Friday, August 7, 2020

The joys of wealth and privilege

The other day the weather was so beautiful it put me in mind of one of the most charming paintings in all of Western art: "Carnation, Lily, Lily, Rose," by John Singer Sargent. It depicts two little girls in white dresses lighting Japanese lanterns. They're in a beautiful garden, surrounded by lilies and roses. It evokes all the loveliness of a summer evening.  

Carnation, Lily, Lily, Rose, John Singer Sargent, 1886. Creative Commons license CC-BY-NC-ND 3.0 (Unported), Photo © Tate Gallery, UK Tate Gallery Website

Some years ago I had a memorable experience wherein 4 of the 5 senses were delighted by a soft summer night. I'd gone outdoors to retrieve the cat for the night. The frogs in a nearby pond were performing their nightly chorale; the Western sky at the horizon was that soft, tender blue of the last rays of the sun; fragance of flowers and grasses were wafting by on a gentle breeze. I picked up the cat and buried my face in his soft, thick fur.

I was in that perfect state of bliss when all the environmental conditions unite to nourish and support homo sapiens sapiens. I'm sure the little girls who modeled for Sargent's painting felt it too.

But looking at the painting now, after all that's gone down recently, I realized how privileged one must be to have a garden, Japanese lanterns, and little girls who are healthy and well-fed. Hell, it's a privilege to have a cat. There are those who, if they ever got their hands on a Japanese lantern, would sell it to buy food. Their kids don't wear crisp white dresses, they make do with ratty T-shirts and jeans. They don't have a pot to piss in, let alone a garden.

Sargent worked during the Gilded Age, when the heiresses he painted went to England and bought themselves husbands from the impoverished nobility. Wealth can afford beauty. Perhaps someday everybody can.

Sunday, May 31, 2020

And another thing..

Male Hairstyle from the past that is way prettier than what guys wear today

From a Tumblr blog called "Male Beauty in Art"

Monday, May 25, 2020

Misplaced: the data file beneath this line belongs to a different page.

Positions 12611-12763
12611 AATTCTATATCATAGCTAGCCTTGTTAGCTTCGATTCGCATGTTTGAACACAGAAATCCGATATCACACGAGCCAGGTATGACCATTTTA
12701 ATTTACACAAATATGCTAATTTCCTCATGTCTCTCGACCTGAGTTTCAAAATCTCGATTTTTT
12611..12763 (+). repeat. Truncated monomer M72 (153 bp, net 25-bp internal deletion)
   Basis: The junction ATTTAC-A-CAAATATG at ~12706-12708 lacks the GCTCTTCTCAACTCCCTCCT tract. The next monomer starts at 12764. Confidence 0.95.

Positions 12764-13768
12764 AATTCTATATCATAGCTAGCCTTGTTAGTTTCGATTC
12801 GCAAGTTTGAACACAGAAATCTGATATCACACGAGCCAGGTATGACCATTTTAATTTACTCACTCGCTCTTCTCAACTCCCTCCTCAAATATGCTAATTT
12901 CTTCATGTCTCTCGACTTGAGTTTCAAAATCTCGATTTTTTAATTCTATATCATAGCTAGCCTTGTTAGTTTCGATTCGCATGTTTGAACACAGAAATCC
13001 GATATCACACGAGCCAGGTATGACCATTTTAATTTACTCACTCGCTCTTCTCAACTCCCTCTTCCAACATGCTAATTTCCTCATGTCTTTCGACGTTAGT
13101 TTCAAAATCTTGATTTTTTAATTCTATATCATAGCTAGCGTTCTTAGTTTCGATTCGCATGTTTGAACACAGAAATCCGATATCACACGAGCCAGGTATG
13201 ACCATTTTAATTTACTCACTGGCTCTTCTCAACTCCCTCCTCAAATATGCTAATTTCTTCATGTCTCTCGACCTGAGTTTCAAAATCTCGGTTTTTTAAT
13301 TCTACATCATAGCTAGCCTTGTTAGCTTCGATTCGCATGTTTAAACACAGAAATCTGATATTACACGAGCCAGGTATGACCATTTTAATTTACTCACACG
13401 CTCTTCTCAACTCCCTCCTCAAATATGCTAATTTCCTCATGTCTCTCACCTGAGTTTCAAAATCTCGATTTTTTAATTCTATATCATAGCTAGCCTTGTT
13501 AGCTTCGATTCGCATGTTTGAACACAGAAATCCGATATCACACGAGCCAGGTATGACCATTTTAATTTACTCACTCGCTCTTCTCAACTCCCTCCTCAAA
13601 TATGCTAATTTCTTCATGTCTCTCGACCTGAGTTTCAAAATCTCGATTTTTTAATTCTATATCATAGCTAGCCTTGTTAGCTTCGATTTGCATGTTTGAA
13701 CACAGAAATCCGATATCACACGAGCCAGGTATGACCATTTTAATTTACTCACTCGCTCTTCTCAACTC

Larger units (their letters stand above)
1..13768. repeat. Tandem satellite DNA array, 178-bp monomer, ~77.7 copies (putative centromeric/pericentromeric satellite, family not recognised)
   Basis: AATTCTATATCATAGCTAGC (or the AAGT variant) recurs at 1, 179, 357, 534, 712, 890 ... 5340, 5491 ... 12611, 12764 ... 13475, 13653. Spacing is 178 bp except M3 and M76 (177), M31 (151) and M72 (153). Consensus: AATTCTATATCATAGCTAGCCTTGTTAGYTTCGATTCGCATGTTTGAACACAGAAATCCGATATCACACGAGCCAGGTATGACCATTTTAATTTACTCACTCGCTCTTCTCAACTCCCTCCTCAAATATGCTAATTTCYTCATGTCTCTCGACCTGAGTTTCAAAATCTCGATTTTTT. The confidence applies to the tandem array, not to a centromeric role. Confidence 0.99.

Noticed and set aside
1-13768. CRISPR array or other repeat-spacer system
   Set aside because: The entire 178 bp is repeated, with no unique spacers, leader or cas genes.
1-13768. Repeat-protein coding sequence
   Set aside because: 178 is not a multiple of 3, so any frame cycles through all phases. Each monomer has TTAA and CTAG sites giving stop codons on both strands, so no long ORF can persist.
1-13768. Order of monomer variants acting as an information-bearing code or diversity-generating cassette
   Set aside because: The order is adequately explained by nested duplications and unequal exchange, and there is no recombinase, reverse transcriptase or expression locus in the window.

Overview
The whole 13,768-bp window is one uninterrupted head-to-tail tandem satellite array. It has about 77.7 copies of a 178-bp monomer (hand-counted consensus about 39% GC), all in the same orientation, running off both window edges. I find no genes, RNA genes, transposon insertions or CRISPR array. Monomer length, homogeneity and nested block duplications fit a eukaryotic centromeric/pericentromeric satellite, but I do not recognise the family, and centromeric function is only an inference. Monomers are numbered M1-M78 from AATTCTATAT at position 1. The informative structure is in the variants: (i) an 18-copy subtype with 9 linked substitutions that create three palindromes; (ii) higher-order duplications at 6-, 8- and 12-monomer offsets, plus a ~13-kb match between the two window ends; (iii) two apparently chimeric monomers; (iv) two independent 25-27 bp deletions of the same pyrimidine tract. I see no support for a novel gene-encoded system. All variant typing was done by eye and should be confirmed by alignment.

Why do men's clothes have to be so dull?

Today I read an article in The Guardian by their fashion editor, regarding how lockdown has "freed" men's sartorial choices: https// Good on you, guys, for dressing how you want. I approve of tie-dye anything, it being a major improvement on the black/blue/gray canon of men's suits. As well as being drab, a standard men's suit jacket conceals the male torso in a 2-button, hip-length tube that creates a silhouette much like a concrete building block.

It wasn't always like this. There was a time when men's clothes emphasized broad shoulders, narrow hips, and long legs. British military uniforms in particular were the human equivalent of peacock plumage. Witness Major George Cunningham here, circa 1810 or so:

See what I mean - the trouser stripe highlights the length and straightness of the leg, the diagonal embroidery on the lower rib cage points up the width of the chest, the pointed bottom hem and belt of the tunic emphasize the wasp waist and lead the eye downward to where the embroidery on the pants flank the, er, naughty bits. (The horse is handsome too.)

A larger version of this image may be found at It's on Pinterest thanks to 2 Nerdy History Girls, whose joint blog is at Their Pinterest page is at

This clothing didn't just say, "I am a male," it said, "I am a fit, strong, healthy male. Fight me if you dare." The look worked for mating as well as war.

I have a theory. My theory is...

Men's clothing today is so drab because powerful men don't want young whippersnappers to upstage them in the attractiveness department. Back in the Gilded Age, filthy-rich guys like J. P. Morgan were the model to whom ambitious young men aspired. Morgan was also one ugly dude.

Of course there's no accounting for tastes - those who favor men who resemble a cross-eyed walrus with a paunch would likely fall in love with him.

In the 19th and early 20th centuries, physical fitness was not considered a sign of virtue and hipness, as it is now. Consciously or not, captains of industry saw the advantage of concealing their short, portly, bandy-legged bodies with loose draperies in dark colors. So now all men who want to be taken seriously in the business world have to dress like short, portly, bandy-legged robber baron capitalists.

Rise up, guys, and show off the physiques you've worked so hard to build! Make haberdashers create clothes that make you look like men again! (But please, no codpieces, those are just vulgar.) You have nothing to lose but your uniformity.

What is art, and what do you care anyway?

YES, damnit, it IS SO art!

The other night I struggled with a moral dilemma. An ad for came through my Facebook feed - this is a company that ...